"Orphée" - France (original title)
See more »
Runtime:
95 min | France:112 min
Country:
Language:
Aspect Ratio:
1.37 : 1 See more »
Sound Mix:
Mono (RCA Sound System)

Did You Know?

Trivia:
The opening credits were drawn by Jean Cocteau himself.See more »
Quotes:
Heurtebise:I am letting you into the secret of all secrets, mirrors are gates through which death comes and goes. Moreover if you see your whole life in a mirror you will see death at work as you see bees behind the glass in a hive.See more »
Movie Connections:

FAQ

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16 out of 19 people found the following review useful.
"Astonish us", 6 August 2006
Author: Gary170459 from Derby, UK

Although this is definitely Jean Cocteau up to his old cinematic tricks, Orphee is beyond criticism as it's Art that has stood the test of time. And updated Classical Art at that. Keep your guard up and you won't get it. But drop your guard and it's still an astonishing film, an allegorical atmospheric magical poetic potboiler, and a film I've seen over 10 times over the decades without failing to admire its self-possession and panache.

Orphee is a self-obsessed cult poet, who gets immersed in writing down and publishing the cryptic word gems the Princess of Death's talking car tells him. "The bird sings with its fingers" is especially ridiculously impressive, but of course, all of this was a reference to Resistance methods during the War of disguising their intentions from the Nazis. Allegorical to ... what? During this period his wife Eurydice is murdered by the Princess, who fancies Orphee while Heurtebise her Underworld chauffeur fancies Eurydice. Hem. This is not only a four dimensional, but a multi-dimensional tour de force, travelling back and forth through the worlds of life and death. The intellectual complexities involved can be enormous, you can lose the plot by thinking too deeply about one line of dialogue, or why "Orpheus's Death" is coming through the mirror at night to look at Eurydice. On the other hand, you might view it all as totally ridiculous and pretentious and laugh out loud at some of the scenes - but that only makes you a realist and not a poet. Auric's dreamy music helps a lot, although Passport to Pimlico keeps coming to mind!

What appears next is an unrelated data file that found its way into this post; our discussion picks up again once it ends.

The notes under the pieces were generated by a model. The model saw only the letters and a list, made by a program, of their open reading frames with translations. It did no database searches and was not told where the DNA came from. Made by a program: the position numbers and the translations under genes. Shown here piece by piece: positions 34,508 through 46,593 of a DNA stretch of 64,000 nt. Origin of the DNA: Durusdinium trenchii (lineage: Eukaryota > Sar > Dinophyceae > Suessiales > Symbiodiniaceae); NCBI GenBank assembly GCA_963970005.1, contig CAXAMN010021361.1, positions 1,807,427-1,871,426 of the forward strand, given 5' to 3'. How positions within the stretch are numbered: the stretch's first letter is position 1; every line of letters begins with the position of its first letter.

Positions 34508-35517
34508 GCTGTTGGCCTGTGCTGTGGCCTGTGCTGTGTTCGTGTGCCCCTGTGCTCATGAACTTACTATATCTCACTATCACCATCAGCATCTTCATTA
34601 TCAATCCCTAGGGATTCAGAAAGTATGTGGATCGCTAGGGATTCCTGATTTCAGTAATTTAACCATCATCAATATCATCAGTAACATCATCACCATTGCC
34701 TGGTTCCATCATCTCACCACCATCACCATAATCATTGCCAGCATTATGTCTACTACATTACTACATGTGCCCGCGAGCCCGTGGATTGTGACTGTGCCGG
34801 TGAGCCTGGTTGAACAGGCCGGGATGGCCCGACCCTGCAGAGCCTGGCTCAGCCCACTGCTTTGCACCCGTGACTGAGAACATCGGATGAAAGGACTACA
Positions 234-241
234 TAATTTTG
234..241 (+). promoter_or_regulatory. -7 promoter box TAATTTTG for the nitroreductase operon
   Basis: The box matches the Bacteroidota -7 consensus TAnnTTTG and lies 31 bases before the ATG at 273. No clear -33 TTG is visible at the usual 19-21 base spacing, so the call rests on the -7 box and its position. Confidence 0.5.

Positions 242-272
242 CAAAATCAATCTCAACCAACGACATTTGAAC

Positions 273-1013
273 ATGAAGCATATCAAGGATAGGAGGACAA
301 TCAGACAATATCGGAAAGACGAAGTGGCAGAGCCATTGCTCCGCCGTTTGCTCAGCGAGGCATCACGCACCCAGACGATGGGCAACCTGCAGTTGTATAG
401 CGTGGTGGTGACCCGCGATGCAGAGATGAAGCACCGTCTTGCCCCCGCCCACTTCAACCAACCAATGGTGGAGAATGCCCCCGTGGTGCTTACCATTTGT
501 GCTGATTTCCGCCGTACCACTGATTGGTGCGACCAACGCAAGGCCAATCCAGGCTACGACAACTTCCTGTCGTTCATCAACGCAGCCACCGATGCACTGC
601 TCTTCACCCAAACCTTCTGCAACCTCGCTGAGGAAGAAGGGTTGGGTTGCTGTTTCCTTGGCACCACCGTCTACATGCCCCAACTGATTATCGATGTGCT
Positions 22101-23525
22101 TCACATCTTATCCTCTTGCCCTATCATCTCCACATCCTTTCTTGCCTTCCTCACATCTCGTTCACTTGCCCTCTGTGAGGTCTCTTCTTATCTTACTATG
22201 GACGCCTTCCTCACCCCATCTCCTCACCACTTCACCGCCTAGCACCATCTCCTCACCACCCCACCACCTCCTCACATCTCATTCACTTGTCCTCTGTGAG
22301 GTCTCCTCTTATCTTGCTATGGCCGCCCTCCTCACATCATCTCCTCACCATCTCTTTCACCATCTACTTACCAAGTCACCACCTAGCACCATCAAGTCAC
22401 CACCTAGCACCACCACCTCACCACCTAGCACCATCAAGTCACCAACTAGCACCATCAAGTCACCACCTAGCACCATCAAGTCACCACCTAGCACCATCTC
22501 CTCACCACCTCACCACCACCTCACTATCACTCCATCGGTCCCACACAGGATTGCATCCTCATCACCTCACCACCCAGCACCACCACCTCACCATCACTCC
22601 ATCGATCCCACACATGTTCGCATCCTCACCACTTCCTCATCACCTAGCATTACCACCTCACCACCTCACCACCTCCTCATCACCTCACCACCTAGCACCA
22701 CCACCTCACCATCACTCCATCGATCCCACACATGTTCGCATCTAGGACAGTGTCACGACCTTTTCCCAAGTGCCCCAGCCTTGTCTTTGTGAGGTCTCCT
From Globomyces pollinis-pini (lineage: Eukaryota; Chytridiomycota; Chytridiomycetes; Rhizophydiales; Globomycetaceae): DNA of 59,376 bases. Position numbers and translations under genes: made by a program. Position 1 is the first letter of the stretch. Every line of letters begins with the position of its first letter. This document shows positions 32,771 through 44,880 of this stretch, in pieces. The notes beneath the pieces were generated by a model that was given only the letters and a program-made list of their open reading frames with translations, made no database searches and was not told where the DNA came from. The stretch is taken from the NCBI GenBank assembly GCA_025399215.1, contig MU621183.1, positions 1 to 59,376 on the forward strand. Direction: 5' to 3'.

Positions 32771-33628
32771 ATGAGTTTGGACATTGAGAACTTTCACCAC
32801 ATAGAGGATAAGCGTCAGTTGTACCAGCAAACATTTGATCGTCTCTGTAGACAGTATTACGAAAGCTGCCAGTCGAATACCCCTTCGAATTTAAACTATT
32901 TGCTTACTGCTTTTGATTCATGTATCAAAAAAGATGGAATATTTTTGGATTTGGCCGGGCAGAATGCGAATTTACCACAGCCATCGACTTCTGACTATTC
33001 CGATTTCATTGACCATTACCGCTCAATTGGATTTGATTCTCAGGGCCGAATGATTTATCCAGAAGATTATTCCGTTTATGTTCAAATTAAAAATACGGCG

Cocteau revisited Orphee later on near the end of his life, but The Testament of Orphee unfortunately really was pretentious even if startlingly different for 1960 - to quote: "his life had decayed, rotten with success". But this is the Real Secret of Secrets - Orphee is an utterly unique treasure, conceived and executed by an irreplaceable talent - and his second best effort too, after Belle et la Bete! Worth the weight of its nitrate stock in gold.

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Message Boards

Discuss this movie with other users on IMDb message board for Orpheus (1950)
Recent Posts (updated daily)User
No One Is Going TO Respond To This So Why Do I Bother???? makybe_diva
Robert De Niro!?!?!?! sa56357
Personification of death.... sgreek
SPOILER question about the Princess's motivation at the end pontifikator
Plot mothboy88
cocteu is asurrealist or not? miladice007